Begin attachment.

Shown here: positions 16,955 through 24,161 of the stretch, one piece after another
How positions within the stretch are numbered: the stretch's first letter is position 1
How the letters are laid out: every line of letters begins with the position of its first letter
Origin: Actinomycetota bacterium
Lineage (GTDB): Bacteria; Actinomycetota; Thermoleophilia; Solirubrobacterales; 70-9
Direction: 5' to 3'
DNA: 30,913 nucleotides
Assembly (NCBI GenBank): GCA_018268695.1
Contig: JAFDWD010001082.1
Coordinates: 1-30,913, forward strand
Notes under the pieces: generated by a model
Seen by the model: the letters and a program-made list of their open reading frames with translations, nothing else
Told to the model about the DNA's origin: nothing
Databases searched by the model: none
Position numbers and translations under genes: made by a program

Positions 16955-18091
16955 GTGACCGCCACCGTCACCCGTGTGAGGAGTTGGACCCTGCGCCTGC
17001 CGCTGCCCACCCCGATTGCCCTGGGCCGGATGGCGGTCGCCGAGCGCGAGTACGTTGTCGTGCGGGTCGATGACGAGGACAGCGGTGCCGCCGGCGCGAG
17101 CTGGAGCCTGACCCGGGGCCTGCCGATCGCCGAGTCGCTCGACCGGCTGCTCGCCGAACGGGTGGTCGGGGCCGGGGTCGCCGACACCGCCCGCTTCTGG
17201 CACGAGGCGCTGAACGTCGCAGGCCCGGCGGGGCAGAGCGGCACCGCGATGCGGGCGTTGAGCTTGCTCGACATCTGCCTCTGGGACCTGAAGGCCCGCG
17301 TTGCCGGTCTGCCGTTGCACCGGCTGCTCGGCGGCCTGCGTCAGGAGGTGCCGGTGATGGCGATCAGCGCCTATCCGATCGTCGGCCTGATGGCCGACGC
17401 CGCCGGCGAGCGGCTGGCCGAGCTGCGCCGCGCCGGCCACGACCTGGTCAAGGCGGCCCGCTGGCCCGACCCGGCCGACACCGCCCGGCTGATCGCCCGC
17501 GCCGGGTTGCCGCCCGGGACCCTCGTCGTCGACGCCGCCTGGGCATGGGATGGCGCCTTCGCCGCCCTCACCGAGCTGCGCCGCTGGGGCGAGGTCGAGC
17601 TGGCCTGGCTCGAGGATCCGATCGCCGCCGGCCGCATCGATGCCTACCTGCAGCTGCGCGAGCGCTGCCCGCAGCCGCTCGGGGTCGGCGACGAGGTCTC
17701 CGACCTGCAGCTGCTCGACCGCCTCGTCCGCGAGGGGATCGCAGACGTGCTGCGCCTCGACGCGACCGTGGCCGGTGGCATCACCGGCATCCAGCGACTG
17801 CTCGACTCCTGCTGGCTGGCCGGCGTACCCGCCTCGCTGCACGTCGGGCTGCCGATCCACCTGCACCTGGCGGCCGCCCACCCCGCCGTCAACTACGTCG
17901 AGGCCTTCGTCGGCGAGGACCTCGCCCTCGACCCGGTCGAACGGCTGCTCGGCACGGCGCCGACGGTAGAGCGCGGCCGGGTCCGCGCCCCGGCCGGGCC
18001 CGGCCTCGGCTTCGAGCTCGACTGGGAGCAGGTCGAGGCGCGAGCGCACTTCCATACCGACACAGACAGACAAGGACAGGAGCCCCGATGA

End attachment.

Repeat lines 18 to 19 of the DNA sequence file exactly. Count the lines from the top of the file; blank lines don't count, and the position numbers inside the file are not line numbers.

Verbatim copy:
17001 CGCTGCCCACCCCGATTGCCCTGGGCCGGATGGCGGTCGCCGAGCGCGAGTACGTTGTCGTGCGGGTCGATGACGAGGACAGCGGTGCCGCCGGCGCGAG
17101 CTGGAGCCTGACCCGGGGCCTGCCGATCGCCGAGTCGCTCGACCGGCTGCTCGCCGAACGGGTGGTCGGGGCCGGGGTCGCCGACACCGCCCGCTTCTGG